Years ago, I was part of a group job interview, at which point the interviewer asked the four or five people present to describe a time when they had been rejected. My mind went blank. Rejected? When had I been rejected? She couldn’t have been asking about my dating life. I was married, and had been for several years. How was I supposed to remember rejection from something so long past?
Since the job was in retail, the interviewer probably meant for us to tell her about when we had been rejected on a sales pitch, but it had been a while since I’d worked retail, and I could think of nothing there either. I came up with a lame, vague answer and we moved onto the next question.I did get the job, despite that blunder, and did well in retail. While it’s true that I didn’t sell everything I pitched to consumers, the store where I worked was specialized, and people shopped there because they liked the brand, so I never felt utterly and completely rejected in that position.During that same time, I discovered a deep and profound joy in creating stories and began the arduous journey to becoming an author. The agony of rejection was something I learned swiftly and deeply. It is the kind of rejection that cuts to the core of a person and changes how you see the world forever. It is also the kind of rejection that, for me, did not end within weeks or months, but lasted for years that felt endless. In this industry, rejection is a necessary part of the process.I’ve been writing for a long time now, and I still get the occasional soul-crushing rejection. All authors do. We understand this, and use these rejections to learn, grow, and become better.Now I have signed with a literary agent who cushions my rejections for me, two published novels which are doing well, and two more novels scheduled for release in 2015. I have found success, despite my setbacks. I have learned to fly, despite having repeatedly fallen.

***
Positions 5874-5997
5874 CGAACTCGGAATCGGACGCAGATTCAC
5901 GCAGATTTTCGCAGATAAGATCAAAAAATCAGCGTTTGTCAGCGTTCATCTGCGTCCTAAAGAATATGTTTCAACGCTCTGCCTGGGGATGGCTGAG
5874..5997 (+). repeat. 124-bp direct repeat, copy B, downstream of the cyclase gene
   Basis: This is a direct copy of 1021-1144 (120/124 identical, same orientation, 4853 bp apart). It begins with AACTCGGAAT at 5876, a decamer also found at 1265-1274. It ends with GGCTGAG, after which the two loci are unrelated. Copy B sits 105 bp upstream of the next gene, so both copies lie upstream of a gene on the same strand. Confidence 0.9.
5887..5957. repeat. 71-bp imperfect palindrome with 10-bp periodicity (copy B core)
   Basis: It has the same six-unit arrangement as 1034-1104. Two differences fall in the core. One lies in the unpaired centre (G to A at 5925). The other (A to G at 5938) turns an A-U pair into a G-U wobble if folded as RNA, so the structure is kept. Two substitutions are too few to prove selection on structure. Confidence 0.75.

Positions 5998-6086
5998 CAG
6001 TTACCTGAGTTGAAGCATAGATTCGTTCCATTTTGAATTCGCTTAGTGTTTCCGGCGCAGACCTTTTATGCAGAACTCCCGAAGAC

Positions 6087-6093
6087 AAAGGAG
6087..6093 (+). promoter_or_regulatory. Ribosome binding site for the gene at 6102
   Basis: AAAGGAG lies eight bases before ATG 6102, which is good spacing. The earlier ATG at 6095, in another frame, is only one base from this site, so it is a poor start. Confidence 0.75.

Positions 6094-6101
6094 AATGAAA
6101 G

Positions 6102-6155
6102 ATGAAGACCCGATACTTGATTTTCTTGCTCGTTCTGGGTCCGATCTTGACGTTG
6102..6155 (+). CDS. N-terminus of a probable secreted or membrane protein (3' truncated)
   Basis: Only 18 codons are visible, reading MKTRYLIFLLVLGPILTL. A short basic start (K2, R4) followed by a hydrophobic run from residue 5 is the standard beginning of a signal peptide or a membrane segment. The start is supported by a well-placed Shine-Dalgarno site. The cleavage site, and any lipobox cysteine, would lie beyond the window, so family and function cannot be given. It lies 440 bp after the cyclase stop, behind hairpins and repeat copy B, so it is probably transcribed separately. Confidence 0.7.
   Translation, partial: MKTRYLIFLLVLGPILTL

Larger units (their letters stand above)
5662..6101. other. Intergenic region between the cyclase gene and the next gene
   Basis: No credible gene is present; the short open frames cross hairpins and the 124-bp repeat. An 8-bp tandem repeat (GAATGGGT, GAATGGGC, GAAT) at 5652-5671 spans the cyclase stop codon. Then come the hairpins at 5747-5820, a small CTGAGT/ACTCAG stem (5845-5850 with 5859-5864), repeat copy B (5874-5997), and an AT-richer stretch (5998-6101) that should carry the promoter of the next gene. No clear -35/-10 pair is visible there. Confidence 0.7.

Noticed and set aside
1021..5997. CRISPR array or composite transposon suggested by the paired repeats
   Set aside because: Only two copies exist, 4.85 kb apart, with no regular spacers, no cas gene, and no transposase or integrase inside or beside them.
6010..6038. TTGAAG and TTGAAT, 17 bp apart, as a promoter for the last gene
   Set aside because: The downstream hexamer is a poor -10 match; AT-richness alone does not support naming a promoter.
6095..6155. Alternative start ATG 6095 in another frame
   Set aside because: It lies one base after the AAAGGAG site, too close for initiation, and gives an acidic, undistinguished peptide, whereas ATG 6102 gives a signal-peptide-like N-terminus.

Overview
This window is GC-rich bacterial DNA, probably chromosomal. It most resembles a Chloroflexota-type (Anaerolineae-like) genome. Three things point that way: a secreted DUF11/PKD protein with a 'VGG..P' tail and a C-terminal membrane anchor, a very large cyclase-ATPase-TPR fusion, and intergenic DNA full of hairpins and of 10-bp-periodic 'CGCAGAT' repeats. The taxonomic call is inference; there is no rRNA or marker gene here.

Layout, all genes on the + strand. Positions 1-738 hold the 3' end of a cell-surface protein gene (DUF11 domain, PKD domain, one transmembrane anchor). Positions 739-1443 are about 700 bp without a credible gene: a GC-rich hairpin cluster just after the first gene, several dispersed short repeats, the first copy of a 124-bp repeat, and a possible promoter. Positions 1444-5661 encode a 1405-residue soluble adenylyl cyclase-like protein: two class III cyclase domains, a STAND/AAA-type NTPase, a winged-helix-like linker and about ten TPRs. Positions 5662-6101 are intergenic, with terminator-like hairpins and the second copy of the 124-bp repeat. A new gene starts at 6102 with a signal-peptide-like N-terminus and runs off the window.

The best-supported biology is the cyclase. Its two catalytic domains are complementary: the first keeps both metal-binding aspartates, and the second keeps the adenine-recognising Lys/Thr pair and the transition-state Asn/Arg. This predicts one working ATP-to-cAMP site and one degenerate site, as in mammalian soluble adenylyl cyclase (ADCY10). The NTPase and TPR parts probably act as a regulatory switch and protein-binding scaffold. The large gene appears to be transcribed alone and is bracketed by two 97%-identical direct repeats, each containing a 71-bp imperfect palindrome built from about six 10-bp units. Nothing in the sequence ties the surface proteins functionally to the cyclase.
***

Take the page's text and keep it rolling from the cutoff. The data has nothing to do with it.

In the event that I someday happen upon that interviewer again, I hope I get the chance to share my very real experience with rejection, and how I overcame it. I hope I get to tell her how rejection has made me fearless and strong. I hope I get to tell her how rejection has given me wings.
Nichole Giles had early career plans that included becoming an actress or a rockstar, but she decided instead to have a family and then become a writer.
She was born in Nevada, the oldest of seven—a number which increased to eleven with the addition of four step brothers—and has lived in Utah, Nevada, Arizona, and South Texas.
Her future aspirations include owning a home on a tropical island, even if it's just a vacation home. For now, she plans to travel to as many tropical locations as possible, scouting for her future paradise.
Two months ago, Abigail Johnson saved the life of the boy she believes is her destiny and defeated an army of demons that have pursued her ancestors for centuries. Now, she and Kye should be taking their place as leaders of the new generation of Gifted, but the curse they thought was broken has returned, and every minute together brings them closer to death.
When remaining shadow demons attack again, the Dragons send Abby to Mexico. But she isn’t any safer here than she was back home. The shadows have tracked her, the locals expect her to help with their own demon problems, and the more time she spends away from Kye, the more she doubts the destiny that ties them together.
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